Take action as soon as you notice a problem. Delays in calling your veterinarian will often result in prolonged treatment, increased stress on you and your dog, increased expense and possibly the loss of your pet.


How to Know What Kind of Worms Your Pet Has

While worms can make your pet sick and can pose a health hazard for your family, treating them is relatively simple once you’ve identified the culprit. The information below will assist you with that task and help you seek safe and effective treatment for your pet.

1. Collect a small, fresh fecal specimen and place it in a plastic bag or airtight container.
2. Take the specimen to your veterinarian and request an examination for intestinal parasites. You may also need to bring your pet in with you; call first to find out.
3. Get information about different types of worms from your family veterinarian. Parasite risk varies with the type of pet, the locale and whether the pet lives inside or outdoors.
4. Check the hair and skin around the anus, or the stool itself, for evidence of tapeworm segments, which are short (1/4 inch), flat and whitish-tan.  These are pieces of the tapeworm, and they move when first passed; when dry, they resemble grains of rice.
5. They contain tapeworm eggs, which will be ingested by flea larvae, rodents or birds to complete the tapeworm life cycle.
6. Suspect roundworms if you observe round, yellowish-white worms, 2 to 3 inches long and pointed on the ends, coiled in your pet’s stool or vomit.
7. Keep in mind that although roundworms are easy to see when passed, they usually are not passed, so in general, you will not see them - they will be diagnosed in the laboratory.
8. Understand that while roundworms are most common in puppies and kittens, they are found in pets of all ages and all types, including reptiles, birds and pocket pets.
9. Be aware that diagnosing hookworm, lungworm or whipworm requires microscopic examination of the pet’s stool, and diagnosis of heartworm requires a blood test.
10. Administer medication only as directed by your veterinarian. Medication developed to eliminate worms is specific for each type of worm and for each species of pet.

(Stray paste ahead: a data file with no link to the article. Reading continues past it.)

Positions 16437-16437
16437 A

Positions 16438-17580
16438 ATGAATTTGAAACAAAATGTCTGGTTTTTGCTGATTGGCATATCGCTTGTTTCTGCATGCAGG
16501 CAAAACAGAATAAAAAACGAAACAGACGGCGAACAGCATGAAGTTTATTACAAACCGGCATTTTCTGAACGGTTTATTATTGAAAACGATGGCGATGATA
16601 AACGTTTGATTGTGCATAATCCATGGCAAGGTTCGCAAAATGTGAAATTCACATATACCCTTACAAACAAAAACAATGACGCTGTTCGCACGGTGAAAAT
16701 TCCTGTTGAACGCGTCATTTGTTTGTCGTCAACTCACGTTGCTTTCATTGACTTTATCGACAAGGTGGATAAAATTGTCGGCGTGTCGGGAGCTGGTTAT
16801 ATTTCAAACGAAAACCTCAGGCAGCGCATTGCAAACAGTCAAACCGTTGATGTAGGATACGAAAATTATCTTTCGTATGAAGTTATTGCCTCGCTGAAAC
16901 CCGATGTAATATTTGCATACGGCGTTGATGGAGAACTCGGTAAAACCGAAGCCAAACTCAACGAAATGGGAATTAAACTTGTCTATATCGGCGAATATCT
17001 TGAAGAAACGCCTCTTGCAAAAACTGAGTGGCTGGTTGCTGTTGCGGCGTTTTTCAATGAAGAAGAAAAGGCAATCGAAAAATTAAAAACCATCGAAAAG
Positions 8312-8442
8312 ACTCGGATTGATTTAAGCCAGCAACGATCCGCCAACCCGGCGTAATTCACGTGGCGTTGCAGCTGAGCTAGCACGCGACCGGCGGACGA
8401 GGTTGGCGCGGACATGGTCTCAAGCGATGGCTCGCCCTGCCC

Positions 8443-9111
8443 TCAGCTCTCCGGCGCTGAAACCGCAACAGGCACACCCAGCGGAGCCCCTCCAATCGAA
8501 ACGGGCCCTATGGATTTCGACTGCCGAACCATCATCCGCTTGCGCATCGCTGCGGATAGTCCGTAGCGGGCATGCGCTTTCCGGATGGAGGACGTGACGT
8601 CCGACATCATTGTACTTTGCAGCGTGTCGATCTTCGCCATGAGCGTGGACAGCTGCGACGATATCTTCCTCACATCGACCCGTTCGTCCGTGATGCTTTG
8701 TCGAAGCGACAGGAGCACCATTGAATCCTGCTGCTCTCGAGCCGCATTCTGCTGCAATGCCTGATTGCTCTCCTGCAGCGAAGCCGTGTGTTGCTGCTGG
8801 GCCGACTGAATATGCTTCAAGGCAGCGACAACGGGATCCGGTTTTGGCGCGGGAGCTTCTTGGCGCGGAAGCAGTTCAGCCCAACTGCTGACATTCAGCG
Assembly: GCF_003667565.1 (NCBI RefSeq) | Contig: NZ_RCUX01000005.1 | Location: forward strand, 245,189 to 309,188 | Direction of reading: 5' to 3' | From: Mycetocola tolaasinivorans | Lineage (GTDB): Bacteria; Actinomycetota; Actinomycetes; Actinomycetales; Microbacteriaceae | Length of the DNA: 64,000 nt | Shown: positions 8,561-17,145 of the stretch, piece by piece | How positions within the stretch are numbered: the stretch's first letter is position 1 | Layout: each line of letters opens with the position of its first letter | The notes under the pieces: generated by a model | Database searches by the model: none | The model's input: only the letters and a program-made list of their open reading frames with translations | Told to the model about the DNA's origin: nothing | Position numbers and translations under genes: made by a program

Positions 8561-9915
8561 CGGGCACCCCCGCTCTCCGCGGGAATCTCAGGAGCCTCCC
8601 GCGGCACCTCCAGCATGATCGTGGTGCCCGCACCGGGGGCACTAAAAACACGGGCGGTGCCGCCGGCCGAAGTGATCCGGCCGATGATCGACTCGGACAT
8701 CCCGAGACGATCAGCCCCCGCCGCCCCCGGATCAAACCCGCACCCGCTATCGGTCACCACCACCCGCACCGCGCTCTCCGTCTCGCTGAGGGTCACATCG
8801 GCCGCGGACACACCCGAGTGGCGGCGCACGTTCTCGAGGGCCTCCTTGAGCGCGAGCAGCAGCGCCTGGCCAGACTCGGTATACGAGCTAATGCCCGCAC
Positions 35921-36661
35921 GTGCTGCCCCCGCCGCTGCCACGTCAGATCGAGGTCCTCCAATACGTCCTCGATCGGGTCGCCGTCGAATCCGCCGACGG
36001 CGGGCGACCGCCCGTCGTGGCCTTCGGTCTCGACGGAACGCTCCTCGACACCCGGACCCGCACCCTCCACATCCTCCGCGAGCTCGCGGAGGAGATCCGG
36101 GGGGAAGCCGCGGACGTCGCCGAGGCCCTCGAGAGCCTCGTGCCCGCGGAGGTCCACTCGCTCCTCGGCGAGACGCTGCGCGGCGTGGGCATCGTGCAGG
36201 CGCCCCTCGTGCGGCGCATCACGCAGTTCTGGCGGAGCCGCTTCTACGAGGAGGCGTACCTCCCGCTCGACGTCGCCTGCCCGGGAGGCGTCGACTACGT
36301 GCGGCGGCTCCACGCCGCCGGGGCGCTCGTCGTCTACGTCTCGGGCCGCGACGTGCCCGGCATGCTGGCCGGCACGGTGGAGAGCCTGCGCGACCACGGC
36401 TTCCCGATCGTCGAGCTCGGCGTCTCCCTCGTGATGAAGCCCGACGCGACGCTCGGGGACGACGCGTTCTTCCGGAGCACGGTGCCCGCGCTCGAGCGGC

“Ringworm” is not really a worm but a dermatophyte or fungal infection on the skin and hair.
Dogs do not get pinworms; kids and horses do. When a dog scoots his butt on the floor, it is usually not an indication that he has worms, but generally signals a problem with his anal sacs. These are scent glands located near the anus, and this should prompt a call to your veterinarian. You may see fly larvae, or maggots, on stools in the yard or on old food. These are not the same as worms from your pet.

Some worms, like roundworm and hookworm, are transmissible from pets to people. All pets should be checked by a veterinarian at least once a year and given worm medication as directed to eliminate this potential health hazard.


How to Trim a Dog’s Nails

Your dog's nails should just touch the ground when she walks. If her nails are
clicking on the floor or getting snagged in the carpet, it's time for a pedicure.

1. Use trimmers designed for pets. Ask your veterinarian or a groomer for advice about what types of nail trimmers are best for your dog and how to use them properly.
2. Make sure the clippers are sharp.
3. Start at the tip of the nail and snip a little at a time. When you can see a little bit of moisture, stop clipping.
4. Avoid cutting into the quick, which contains nerves and blood vessels. It is painful and will bleed easily. On white nails, the quick is the pink section.
5. Be extra careful when cutting dark nails, because the quick is difficult to see.
6. If the tip of the nail begins to bleed, apply pressure using styptic powder or a substitute such as baby powder or cotton.
7. Avoid wiping the blood clot off the tip of the nail once the bleeding has stopped.
8. Remember to trim the dewclaw nail, on the inside of the leg. Since it doesn't touch the ground, it wears down less rapidly than the others.
9. Trim nails once or twice a month. The quick will lengthen if you don’t trim the nail regularly, and long nails can cause traction problems or become ingrown.

If you have not cut your dog's nails since she was a puppy or you're uncomfortable with the task, ask your veterinarian or groomer to demonstrate proper nail trimming or to do it for you. Give your dog a treat after trimming her nails.